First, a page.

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We think everyone should know how to identify the different types of ticks they might encounter where they live. It’s one of our 5 core TickSmart actions…KNOW THE DIFFERENT TYPES OF TICKS THAT LIVE WHERE YOU LIVE! But WHY is knowing the type of tick you encounter so important. Aren’t all ticks “risky”?
Well, yes, sort of. All types of ticks do have the potential for becoming infected and transmitting some kind of disease-causing germ. Some types of ticks can transmit many different types of germs, even in the same bite. Because ticks blood-feed on various hosts, they might ingest germs the host is carrying in its blood. But the story is more complicated. Ingesting germs, becoming infecting, amplifying the number of germs, and then transmitting a disease-causing dose in their next blood meal all must occur for a tick to be considered competent as a vector for any particular type of disease. Vector competence is the sciencey term entomologists use to describe the ability of vectors (ticks, mosquitoes, fleas, etc) to become both infected AND be infective when they bite again. For instance, many people believe that every type of tick — blacklegged, dog, lone star, Gulf Coast, wood, Pacific Coast — can infect people and pets with the germ causing Lyme disease, and other germs as well. But many types of ticks are just not vector-competent for the Lyme disease germ. Dr. Steve Rich, is a professor of medical microbiology and entomology at the University of Massachusetts, and creator of TickReport, a popular tick testing laboratory. To date, his team has tested 13,896 American dog ticks and 12,268 lone star ticks found biting people and pets from across the U.S. but have not detected the Lyme disease germ in any of those two types of ticks.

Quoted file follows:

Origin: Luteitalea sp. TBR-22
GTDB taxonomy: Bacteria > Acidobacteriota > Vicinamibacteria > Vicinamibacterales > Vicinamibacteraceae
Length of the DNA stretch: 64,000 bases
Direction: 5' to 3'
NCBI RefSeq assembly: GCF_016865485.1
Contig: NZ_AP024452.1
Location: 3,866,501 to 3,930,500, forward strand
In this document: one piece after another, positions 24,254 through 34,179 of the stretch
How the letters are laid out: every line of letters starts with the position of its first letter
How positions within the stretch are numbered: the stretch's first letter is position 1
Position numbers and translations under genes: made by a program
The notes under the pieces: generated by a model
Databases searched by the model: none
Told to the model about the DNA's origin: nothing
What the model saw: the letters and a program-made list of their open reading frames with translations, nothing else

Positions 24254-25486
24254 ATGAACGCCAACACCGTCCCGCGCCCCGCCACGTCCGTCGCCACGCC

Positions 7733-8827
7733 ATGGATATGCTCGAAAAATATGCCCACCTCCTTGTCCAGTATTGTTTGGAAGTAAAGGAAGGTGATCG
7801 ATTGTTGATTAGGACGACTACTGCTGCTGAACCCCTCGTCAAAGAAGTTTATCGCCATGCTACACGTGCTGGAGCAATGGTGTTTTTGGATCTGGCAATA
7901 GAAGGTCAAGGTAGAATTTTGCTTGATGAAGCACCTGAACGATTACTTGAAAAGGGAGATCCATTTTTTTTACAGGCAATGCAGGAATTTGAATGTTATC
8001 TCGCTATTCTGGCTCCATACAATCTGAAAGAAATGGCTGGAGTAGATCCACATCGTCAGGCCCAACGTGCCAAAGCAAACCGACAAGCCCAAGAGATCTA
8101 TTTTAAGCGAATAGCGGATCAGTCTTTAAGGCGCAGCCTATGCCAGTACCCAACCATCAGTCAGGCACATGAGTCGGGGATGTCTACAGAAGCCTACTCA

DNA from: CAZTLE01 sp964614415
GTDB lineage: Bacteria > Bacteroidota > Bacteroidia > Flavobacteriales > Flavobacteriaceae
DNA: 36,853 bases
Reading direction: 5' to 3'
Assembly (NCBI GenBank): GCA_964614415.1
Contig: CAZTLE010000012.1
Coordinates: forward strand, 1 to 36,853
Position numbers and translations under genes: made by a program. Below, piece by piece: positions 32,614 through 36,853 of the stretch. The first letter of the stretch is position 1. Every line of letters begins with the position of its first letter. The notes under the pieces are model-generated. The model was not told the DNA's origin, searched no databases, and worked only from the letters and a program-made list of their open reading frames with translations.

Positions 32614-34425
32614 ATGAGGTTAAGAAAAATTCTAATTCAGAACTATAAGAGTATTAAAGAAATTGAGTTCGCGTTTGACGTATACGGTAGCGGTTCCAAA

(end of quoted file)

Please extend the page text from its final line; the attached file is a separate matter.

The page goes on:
In an experiment conducted back in 1990, the larval stages of blacklegged ticks, American dog ticks and lone star ticks were blood-fed on the same Lyme disease-infected mice but when those larvae-stage ticks transformed into nymphs, only the blacklegged ticks were able to transmit an infection to other never-before infected mice.1 This experiment was a direct test of vector competence. It’s good to remember that it’s not enough to only find evidence of specific types of disease-causing germs in a tick; it’s critical to determine under closely scrutinized experiments if particular germs are transmitted by specific types of ticks AND cause infection. We now have a critical mass of these types of experiments which is why we can confidently say “different types of ticks transmit different types of germs.” Know the type of tick and you’ll have a better idea of your disease risk.
*view the photo gallery to see which types of ticks are mostly responsible for which tickborne diseases (hold mobile device sideways for best view)
1Mather, T.N. and M.E. Mather. 1990. Intrinsic competence of three ixodid ticks (Acari) as vectors for the Lyme disease spirochete. J. Med. Entomol., 27:646-650.